[guest post by Dana]
In light of the allegations of sexual misconduct against Alabama Senate candidate Roy Moore, I wanted to point something out. One of the arguments being made to cast doubt upon Moore’s accuser, specifically Leigh Corfdon, is the same argument that has been repeatedly used with regard to women who have made allegations of sexual misconduct against Harvey Weinstein. The line goes something like this: Why did she wait so long to come forward? The inference often being that if something really happened, accusers would have come forward when it happened. Another assumption is, they waited because nothing really happened, thus are lying. Or, they waited because they got paid to keep quiet (therefore any accusations are moot). And then there’s the belief that they waited just so they could cash in at just the right time. Some even believe that they waited until someone else came forward, providing them with a popular victim bandwagon to jump onto. And unique to the Moore case, they waited for an optimal moment to influence an election outcome because this is nothing more than a political hit job. For the sake of this post, I am going to focus on Moore’s particular situation.
As you are aware, the Washington Post reported that in 1979, Roy Moore, then a 32-year old assistant district attorney, met 14-year old Leigh Corfman in front of an Etowah County courthouse in Alabama:
Alone with Corfman, Moore chatted with her and asked for her phone number, she says. Days later, she says, he picked her up around the corner from her house in Gadsden, drove her about 30 minutes to his home in the woods, told her how pretty she was and kissed her. On a second visit, she says, he Inflatable football helmet tunnel took off her shirt and pants and removed his clothes. He touched her over her bra and underpants, she says, and guided her hand to touch him over his underwear.
“I wanted it over with — I wanted out,” she remembers thinking. “Please just get this over with. Whatever this is, just get it over.”
In discussing why she waited so long to tell her story, the now 53-year old Corfman, who is a Republican and voted for Donald Trump, explained:
She says she thought of confronting Moore personally for years, and almost came forward publicly during his first campaign for state Supreme Court in 2000, but decided against it. Her two children were still in school then and she worried about how it would affect them. She also was concerned that her background — three divorces and a messy financial history — might undermine her credibility.
“There is no one here that doesn’t know that I’m not an angel,” Corfman says, referring to her home town of Gadsden.
“I have prayed over this,” Corfman says, explaining why she decided to tell her story now. “All I know is that I can’t sit back and let this continue, let him continue without the mask being removed.”
Sadly, in the age of the internet, Corfman’s concerns are proving to be well founded. She is being maligned in the blogosphere by random people who are using her financial difficulties and poor life choices as evidence that she is not to be trusted (I’m not going to link them). This in spite of Corfman already admitting that these factors kept her from coming forward sooner. Further, she also explained that she considered telling her story at various times during Moore’s career but because of how it might impact her children, she chose not to. I can understand Corfman’s reluctance to come forward. It’s no small thing to see one’s life publicly turned inside out and upside down, as well as face the condemnation and notoriety that would surely come with such allegations. Frankly, it’s easy to see why any woman with a similar story involving a public figure would choose to remain silent. But one thing we haven’t seen yet in the recent onslaught of sexual misconduct accusations in Hollywood and elsewhere, are intimidation tactics being used by…an elected official. Until now.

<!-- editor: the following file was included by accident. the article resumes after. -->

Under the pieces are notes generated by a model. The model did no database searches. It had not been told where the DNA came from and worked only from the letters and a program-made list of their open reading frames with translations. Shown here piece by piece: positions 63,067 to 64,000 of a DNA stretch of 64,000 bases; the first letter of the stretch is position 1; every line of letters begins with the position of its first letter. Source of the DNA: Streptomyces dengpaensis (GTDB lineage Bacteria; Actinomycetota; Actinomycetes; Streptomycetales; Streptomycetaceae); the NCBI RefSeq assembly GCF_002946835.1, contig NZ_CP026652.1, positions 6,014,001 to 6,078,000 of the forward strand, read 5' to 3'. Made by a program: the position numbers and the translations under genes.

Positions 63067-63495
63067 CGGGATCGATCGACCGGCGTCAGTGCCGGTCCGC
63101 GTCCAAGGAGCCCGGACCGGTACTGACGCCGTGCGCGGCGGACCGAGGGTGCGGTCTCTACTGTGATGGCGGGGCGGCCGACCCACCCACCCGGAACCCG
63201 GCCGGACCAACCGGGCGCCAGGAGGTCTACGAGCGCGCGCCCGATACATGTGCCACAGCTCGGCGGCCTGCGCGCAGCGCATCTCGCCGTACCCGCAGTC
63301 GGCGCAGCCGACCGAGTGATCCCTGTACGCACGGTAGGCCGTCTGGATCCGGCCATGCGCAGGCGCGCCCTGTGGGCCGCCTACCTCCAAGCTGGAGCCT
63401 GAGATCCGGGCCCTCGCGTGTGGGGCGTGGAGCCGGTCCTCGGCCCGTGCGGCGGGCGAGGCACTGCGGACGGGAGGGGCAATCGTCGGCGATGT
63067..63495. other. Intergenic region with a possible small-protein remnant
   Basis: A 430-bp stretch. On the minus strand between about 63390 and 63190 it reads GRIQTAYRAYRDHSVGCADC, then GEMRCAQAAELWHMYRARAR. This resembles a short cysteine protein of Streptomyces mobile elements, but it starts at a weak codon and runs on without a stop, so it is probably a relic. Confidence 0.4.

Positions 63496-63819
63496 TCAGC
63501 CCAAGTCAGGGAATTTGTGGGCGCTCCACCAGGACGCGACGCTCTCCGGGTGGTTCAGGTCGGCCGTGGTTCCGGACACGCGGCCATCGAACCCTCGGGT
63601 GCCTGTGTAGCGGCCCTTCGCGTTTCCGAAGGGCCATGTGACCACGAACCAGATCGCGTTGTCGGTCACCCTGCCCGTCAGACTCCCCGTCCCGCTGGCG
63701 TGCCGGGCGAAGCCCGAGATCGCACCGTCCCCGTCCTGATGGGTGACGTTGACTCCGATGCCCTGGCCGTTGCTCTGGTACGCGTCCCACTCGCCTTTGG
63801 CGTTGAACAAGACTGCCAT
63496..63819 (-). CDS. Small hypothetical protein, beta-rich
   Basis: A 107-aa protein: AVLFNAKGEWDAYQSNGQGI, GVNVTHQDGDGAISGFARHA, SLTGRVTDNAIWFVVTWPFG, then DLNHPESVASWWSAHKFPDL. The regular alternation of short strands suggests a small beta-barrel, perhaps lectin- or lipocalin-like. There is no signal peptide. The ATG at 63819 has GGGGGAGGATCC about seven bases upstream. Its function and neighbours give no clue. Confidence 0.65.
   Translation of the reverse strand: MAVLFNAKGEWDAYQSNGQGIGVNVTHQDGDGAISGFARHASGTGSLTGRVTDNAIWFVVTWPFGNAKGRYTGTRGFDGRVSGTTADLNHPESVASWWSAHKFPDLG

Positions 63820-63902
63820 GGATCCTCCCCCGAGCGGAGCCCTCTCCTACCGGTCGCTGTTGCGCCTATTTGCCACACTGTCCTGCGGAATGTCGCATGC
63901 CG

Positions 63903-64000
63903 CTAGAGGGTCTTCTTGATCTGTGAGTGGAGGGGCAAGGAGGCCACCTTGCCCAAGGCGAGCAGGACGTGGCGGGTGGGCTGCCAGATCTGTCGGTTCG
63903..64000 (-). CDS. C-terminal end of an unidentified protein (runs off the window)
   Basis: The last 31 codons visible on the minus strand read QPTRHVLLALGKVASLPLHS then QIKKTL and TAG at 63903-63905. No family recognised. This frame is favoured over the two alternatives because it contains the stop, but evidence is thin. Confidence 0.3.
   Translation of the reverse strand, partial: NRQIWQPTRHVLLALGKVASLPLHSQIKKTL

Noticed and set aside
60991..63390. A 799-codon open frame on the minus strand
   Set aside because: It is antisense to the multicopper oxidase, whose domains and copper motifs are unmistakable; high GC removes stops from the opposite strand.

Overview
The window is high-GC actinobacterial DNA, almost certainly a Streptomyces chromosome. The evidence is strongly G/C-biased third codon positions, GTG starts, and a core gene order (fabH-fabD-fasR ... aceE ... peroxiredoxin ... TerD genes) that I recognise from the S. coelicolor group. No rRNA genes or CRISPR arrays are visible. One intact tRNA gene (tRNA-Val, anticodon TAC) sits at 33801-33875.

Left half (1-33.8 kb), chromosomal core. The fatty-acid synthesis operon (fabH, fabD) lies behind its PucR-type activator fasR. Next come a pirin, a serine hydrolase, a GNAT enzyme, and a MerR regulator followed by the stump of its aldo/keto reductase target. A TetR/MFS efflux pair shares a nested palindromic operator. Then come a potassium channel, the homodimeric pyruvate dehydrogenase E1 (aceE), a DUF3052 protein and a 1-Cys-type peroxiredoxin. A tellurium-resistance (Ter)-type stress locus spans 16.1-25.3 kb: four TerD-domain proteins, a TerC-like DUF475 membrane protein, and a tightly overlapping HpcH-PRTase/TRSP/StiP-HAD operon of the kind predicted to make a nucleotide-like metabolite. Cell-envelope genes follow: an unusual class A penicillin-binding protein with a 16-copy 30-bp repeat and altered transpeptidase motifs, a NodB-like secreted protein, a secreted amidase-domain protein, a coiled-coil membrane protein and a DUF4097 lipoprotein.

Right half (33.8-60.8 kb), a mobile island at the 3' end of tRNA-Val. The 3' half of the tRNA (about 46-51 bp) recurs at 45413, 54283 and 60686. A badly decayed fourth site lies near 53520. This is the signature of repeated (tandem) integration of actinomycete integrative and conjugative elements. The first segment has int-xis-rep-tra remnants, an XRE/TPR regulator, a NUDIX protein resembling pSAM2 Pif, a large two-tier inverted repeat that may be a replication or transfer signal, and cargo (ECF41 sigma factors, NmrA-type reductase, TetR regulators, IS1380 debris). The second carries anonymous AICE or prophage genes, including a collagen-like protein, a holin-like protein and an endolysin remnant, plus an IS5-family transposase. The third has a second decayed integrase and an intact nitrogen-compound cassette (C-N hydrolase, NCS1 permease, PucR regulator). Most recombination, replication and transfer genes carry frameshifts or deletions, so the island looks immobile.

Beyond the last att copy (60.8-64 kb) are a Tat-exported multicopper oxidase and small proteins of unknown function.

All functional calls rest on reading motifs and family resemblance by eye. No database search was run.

Alabama State Rep. Ed Henry (R) has not only publicly defended Roy Moore, saying that he believes the Washington Post story is a political hit job, but he has also suggested that legal action should be considered against Moore’s accusers because he doesn’t find their story believable:
If they believe this man is predatory, they are guilty of allowing him to exist for 40 years. I think someone should prosecute and go after them. You can’t be a victim 40 years later, in my opinion.
Rep. Henry doesn’t specify any actual legal statute broken. Instead, the state official has simply decided that these women are guilty in their silence, and must pay. This is not coming from you or me, or any Joe Blow on the internet. This is coming from an elected official. I don’t know if this legally constitutes an abuse of power by Rep. Henry per se, but at the very least, it appears to be an intimidating statement, as well as a warning to others who might have their own stories involving Moore. And it is being made by an individual who is well aware of the fact that what he says publicly carries more weight and power than those not holding public office. If Corfman was already afraid of coming forward for the reasons cited above, how much more now that a politician holding office has publicly decided that she (and the others) should be prosecuted? For some people, perhaps those educated and with a more sophisticated knowledge of the world around them, they would simply shake their heads in disgust and dismiss this self-righteous blowhard. But for others, perhaps those less savvy and without broad experiences, they easily might react to his intimidation by keeping quiet and never sharing their own stories for fear of being threatened with prosecution. In the corrupt world of politics and obscene party loyalty, it really isn’t cynical at all to believe that fear is precisely the reaction that Rep. Henry hoped for with his comments.
(Cross-posted at The Jury Talks Back.)